One of the best things about summer (hands down) is a picnic. What’s better than grabbing a blanket and squatting a plot of grass on a gorgeous sunny day? Greenlake in Seattle is ideal for people watching and picnicking. There’s the guy who walks around the lake loop giving Spanish lessons; there are the people (men and women) who wear the little front-facing baby carriers… with their small pocket dogs in them; and then there are the power-walking moms who will run you’re a$$ down with their double-wide strollers. Bravo’s sensational reality TV shows have nothing on Greenlake when it comes to entertainment.
When time came for our August potluck, there was no doubt the theme would be PICNIC. Unfortunately the weather didn’t exactly cooperate so we had to take the picnic inside. But to preserve the integrity of our outdoor evening, we all sat on the floor around the coffee table. Shoes off. Who wears shoes in the lush summer grass at a picnic?
As usual, the food was amazing! You can’t have a picnic without fried chicken, and Jane’s stole the show. Her recipe brined the chicken in buttermilk, Tabasco, and cayenne pepper giving it a moist, tangy flavor. We also had a sesame penne pasta salad, a mango and cucumber cous cous salad, and chicken salad on croissants. I brought dessert and made these really fun rustic fig and raspberry pies. They had a flaky crust that was free-formed into little personalized pies. Perfect balance of sweet but not sweet enough to make your teeth hurt.
I hadn’t cooked with figs a lot before this recipe, but they were in season and plentiful at the market. I used black mission figs. When picking them, look for soft but firm skin without bruises or blemishes. To prepare, simply rinse them off, trim the stem, and slice in half. Delish. They are amazing with goat cheese on a mixed greens salad, or diced in oatmeal or cous cous for breakfast. Or of course in this rustic pie recipe.
Another great tip that came from this recipe is to sprinkle the crust below where the fruit filling will go with a little crushed graham crackers. It soaks up the juices from the fruit filling, so it doesn’t turn the bottom of the pie into a soggy mess. Definitely a great tip for future pies. The dough can get a little sticky, so it’s easier to roll it out if you place it between two sheets of plastic wrap and then go at it with the rolling pin. It takes a few to get the hang of it, but even if you “mess up” they end up coming out fabulously. Plus they’re “rustic” so who cares?! Enjoy!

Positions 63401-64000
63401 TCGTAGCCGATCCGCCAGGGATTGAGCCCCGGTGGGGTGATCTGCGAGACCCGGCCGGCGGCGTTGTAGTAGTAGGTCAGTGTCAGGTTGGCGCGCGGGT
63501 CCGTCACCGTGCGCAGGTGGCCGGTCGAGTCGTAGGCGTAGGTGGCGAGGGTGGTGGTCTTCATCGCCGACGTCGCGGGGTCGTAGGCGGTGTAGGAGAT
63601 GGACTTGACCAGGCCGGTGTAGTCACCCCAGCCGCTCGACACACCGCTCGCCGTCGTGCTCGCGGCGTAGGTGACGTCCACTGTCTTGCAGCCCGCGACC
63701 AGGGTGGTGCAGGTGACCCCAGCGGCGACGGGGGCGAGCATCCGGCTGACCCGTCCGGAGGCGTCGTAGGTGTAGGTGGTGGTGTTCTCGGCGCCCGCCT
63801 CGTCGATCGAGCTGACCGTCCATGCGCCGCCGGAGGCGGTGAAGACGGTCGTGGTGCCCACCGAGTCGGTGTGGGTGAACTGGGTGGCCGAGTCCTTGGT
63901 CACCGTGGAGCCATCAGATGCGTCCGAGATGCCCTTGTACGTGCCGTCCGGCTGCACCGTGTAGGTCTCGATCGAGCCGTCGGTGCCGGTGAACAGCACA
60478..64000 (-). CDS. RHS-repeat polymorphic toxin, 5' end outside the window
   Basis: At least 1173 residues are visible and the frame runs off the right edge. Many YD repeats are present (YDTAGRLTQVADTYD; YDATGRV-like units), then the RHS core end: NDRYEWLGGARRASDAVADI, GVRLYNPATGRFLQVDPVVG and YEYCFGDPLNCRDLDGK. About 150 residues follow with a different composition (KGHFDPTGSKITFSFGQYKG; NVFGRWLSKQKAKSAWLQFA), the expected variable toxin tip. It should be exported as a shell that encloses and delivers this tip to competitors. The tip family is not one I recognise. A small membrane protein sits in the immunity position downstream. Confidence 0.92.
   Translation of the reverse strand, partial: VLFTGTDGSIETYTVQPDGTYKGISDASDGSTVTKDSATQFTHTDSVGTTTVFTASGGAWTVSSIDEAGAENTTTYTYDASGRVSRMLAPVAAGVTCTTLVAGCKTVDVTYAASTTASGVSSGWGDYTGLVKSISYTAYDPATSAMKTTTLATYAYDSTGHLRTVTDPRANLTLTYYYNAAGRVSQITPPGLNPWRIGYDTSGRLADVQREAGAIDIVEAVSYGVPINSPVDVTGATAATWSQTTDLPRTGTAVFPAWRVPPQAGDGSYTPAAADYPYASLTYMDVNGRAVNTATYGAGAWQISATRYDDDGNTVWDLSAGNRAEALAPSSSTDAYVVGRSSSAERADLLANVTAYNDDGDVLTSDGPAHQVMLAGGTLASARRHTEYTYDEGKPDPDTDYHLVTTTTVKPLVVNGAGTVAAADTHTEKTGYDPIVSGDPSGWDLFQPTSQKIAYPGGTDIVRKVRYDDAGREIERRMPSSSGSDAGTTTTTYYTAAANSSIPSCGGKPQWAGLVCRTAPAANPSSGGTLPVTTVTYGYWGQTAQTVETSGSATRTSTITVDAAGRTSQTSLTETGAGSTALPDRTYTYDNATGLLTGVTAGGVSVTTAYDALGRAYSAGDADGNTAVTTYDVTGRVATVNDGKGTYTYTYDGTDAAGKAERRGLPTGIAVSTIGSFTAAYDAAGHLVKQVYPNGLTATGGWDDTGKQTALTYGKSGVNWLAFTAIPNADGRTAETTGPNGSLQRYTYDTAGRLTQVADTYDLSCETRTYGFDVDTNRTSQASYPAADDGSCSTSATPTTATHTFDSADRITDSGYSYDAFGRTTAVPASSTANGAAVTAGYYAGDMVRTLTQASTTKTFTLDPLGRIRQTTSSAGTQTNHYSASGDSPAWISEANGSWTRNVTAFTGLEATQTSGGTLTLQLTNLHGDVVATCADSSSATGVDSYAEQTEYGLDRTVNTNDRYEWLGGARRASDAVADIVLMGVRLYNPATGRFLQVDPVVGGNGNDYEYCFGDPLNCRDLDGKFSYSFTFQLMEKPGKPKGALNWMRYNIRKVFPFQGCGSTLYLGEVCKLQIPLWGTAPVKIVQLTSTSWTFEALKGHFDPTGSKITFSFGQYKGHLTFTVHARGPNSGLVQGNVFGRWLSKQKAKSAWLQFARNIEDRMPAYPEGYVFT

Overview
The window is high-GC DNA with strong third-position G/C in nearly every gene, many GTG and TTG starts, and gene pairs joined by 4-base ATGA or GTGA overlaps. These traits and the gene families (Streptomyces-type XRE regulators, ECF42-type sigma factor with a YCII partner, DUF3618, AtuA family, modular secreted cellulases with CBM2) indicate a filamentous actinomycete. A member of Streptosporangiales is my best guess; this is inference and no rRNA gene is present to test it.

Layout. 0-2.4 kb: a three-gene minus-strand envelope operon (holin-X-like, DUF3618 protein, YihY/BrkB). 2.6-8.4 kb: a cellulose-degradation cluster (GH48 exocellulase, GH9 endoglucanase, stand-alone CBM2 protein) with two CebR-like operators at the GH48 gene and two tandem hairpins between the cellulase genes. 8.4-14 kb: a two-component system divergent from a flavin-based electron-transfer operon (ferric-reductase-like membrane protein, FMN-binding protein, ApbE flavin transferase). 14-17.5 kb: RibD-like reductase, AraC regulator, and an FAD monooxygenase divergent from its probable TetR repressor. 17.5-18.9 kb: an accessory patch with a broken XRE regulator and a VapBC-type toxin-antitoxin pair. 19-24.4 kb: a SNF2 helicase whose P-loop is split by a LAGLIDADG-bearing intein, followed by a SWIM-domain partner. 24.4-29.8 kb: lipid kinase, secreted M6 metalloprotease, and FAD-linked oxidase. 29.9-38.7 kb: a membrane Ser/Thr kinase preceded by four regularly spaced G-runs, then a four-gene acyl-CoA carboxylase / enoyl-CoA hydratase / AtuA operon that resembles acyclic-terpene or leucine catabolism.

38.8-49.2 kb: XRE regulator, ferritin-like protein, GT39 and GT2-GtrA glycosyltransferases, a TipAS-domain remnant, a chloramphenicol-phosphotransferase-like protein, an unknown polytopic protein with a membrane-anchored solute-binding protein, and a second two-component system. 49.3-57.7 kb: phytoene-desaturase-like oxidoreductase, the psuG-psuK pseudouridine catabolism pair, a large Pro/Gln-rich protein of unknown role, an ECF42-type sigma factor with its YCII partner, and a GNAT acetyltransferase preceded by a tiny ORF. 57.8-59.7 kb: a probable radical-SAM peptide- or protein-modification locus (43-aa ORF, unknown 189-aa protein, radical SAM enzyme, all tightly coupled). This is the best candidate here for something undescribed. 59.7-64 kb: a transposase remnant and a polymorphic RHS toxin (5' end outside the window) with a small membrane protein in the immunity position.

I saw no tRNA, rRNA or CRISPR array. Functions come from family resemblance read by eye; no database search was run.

Rustic Fig and Raspberry Mini Crostatas
Click here to print this recipe.
From: Fine Cooking Magazine, July 2010
Serves: 10 (easily could cut each pie in half and serve 20)
Time to prepare: 3.5 hours, active time 45 minutes
For the dough:
7-1/2 oz. (1-2/3 cups) unbleached all-purpose flour
3-3/4 oz. (3/4 cup) whole-wheat flour
1/4 cup plus 1/2 Tbs. granulated sugar
1 tsp. ground cinnamon
1/2 tsp. kosher salt
9 oz. (1 cup plus 2 Tbs.) cold unsalted butter, cut into small pieces
For the filling:
3/4 lb. small fresh figs (preferably Brown Turkey), quartered (about 2 cups)
6 oz. fresh raspberries (1-1/2 cups)
1/3 cup plus 2 Tbs. granulated sugar
3 Tbs. plus 1 tsp. honey
1 Tbs. fresh thyme, roughly chopped
2 tsp. finely grated orange zest
3 Tbs. plus 1 tsp. graham cracker crumbs
1 oz. (2 Tbs.) cold unsalted butter, cut into
1-1/2 Tbs. heavy cream
Make the dough:
Put the flours, sugar, cinnamon, and salt in a food processor. Add the butter and pulse in short bursts until the mixture resembles coarse meal.
Add 3 Tbs. cold water and pulse. If the mixture seems dry, add water 1 Tbs. at a time, pulsing until the dough just starts to come together. Do not overprocess.
Turn the dough out onto a clean work surface, gather it together, and portion it into ten 2-1/2-oz. rounds. Flatten them into disks, wrap individually in plastic, and refrigerate for at least 2 hours and up to 3 days.
When ready to bake, position racks in the bottom and top thirds of the oven and heat the oven to 400°F. Line 2 large rimmed baking sheets with parchment.
On a lightly floured surface with a lightly loured rolling pin, roll each dough disk into a 5-1/2-inch round that’s about 1/8 inch thick. Put 5 rounds on each baking sheet.
Make the filling
In a medium bowl, lightly toss the figs, raspberries, 1/3 cup of the sugar, the honey, thyme, and orange zest until combined.
Assemble and bake the crostatas
Sprinkle each round of dough with 1 tsp. graham cracker crumbs, leaving a 1/2-inch border. Put a generous 1/4 cup of the fig mixture in the center of each dough round, mounding the fruit. Top each tart with a butter slice.
Fold the edges of the dough over some of the fruit to create a 1-inch rim, leaving the center exposed. Work your way around, pleating the dough as you go. With a pastry brush, brush the crust of each crostata with cream and sprinkle the crusts and filling with the remaining 2 Tbs. sugar.
Bake until the crostatas are golden-brown, 30 to 35 minutes, swapping and rotating the baking sheets’ positions about halfway through baking.
Transfer the baking sheets to racks to cool for about 5 minutes. Then loosen the crostatas with an offset spatula and cool completely on the sheets. The crostatas are best the day they’re made.